Paying the farmer’s asking price…and increasing the farmer’s share

Rural SCALE recently released a study on the affordability of local food for the average consumer, collecting data from 24 farmers’ markets in 19 communities in 6 southeastern states. The study concludes that

Overall, farmers markets in the Southeast and Appalachia are highly competitive with mainstream supermarkets in their pricing on a range of commonly consumed foods, including produce, meats and eggs. (Emphasis in the original.)

Naturally, one might draw different conclusions from similar studies of other regions, but there are some interesting statistics (and generalizable conclusions?) about size of community and prices at farmers’ markets that sell to moderate- and low-income patrons, those who might believe that the local food movement has passed them by.

Then consider this graphic by the National Farmers Union: Farmer’s Share of Retail Food Dollar. I’m not so interested in the startling figures on processed foods (soft drinks, potato chips, bread) because few of the raw ingredients are actually supplied by a farmer. Far more disturbing are the figures on whole, minimally processed ingredients. Take the produce section of a conventional supermarket (think Safeway, Kroger, etc.), for example: farmers receive anywhere from 10.3 cents on the dollar for lettuce to 30 cents on the dollar for carrots.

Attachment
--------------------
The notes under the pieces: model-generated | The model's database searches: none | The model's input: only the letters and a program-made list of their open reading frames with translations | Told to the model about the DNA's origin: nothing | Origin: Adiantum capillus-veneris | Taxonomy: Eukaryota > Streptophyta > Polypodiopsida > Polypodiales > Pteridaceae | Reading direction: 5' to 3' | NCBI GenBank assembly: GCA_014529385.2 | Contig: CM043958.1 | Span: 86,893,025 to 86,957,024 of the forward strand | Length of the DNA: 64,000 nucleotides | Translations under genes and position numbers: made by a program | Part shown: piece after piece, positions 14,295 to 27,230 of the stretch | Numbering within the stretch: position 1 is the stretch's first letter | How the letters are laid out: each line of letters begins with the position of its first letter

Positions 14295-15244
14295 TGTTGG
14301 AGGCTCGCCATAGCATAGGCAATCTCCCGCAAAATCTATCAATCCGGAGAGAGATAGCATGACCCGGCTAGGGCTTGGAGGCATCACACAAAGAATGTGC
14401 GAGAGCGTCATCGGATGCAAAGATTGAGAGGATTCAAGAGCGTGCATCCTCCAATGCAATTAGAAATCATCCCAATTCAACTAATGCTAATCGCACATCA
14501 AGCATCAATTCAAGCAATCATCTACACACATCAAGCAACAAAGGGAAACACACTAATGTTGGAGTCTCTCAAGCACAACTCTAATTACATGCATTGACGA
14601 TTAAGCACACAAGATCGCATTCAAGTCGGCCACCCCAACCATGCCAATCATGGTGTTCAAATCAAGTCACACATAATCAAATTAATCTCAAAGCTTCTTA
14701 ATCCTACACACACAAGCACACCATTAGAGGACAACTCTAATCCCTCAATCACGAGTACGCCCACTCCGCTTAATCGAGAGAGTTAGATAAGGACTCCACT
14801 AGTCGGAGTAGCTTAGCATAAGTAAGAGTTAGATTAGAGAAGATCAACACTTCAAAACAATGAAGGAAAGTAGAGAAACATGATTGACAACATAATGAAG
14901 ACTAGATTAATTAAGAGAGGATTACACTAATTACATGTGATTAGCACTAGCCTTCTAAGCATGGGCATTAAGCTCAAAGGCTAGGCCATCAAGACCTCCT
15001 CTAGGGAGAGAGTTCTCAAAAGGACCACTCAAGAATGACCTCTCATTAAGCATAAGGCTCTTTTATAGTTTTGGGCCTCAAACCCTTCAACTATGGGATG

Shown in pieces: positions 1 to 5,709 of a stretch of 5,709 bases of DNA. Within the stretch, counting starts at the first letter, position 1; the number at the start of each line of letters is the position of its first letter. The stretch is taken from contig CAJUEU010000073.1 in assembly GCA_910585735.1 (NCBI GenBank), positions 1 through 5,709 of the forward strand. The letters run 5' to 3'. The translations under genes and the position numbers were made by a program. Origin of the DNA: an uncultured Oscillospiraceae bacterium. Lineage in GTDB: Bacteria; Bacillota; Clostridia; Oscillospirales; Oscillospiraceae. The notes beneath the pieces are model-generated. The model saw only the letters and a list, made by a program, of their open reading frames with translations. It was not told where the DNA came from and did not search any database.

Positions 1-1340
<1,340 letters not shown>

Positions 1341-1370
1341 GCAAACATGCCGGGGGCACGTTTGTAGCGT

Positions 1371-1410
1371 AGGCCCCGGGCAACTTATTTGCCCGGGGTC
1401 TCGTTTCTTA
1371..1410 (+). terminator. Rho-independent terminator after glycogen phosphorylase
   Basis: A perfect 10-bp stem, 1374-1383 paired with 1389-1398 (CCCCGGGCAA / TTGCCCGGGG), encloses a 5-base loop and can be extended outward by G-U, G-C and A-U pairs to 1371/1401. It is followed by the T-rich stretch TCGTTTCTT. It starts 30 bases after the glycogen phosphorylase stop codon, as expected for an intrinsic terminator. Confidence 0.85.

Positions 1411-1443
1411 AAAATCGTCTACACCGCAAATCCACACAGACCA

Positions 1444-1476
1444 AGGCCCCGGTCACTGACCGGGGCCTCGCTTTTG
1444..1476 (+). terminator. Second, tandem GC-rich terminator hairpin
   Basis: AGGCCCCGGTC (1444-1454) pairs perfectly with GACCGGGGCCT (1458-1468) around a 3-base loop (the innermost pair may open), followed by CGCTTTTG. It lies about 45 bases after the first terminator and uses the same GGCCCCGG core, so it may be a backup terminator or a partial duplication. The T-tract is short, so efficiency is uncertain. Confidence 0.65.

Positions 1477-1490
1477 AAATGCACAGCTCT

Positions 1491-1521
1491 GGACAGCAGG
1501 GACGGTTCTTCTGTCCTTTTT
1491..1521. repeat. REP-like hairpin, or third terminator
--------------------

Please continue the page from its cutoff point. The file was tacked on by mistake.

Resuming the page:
Now think about buying this produce at a farmers’ market or directly from a farmer: if it’s true that the prices at the farmers’ market are comparable to those of the supermarket for comparable items, the farmer will suddenly have $4.59 (instead of $1.38) in his pocket for 5 pounds of carrots; $3.08 (instead of $0.27) for a pound of tomatoes, etc.

Buying local food at the farmers’ market certainly seems like a win-win for farmers and consumers.

 

Irene, farmers, loyalty and gratitude

Having grown up in Vermont, I have been following the post-Irene news out of the state with horror. Pictures of washed out roads (difficult for someone to understand the gravity of that when there is no concept that it may be the ONLY road in and out of a town), flooded fields, crops laid waste. What can you do to help, if you’re inclined to do so? There’s the always-welcome local Red Cross donation, a number of tshirt companies are donating proceeds from sales (check out Vermont Clothing Company and the Vermont Strong Store), and not surprisingly, a number of benefit concerts and similar events sprang up – it’s hard to keep Vermonters down for long! And I saw some truly original ideas floated by my Facebook friends: how about a produce “round-up” day at the farmers’ markets, where buyers voluntarily round every purchase up to the next $5 or $10? But isn’t there a bigger picture, one that will last beyond the news headlines and the desire to help in a time of need?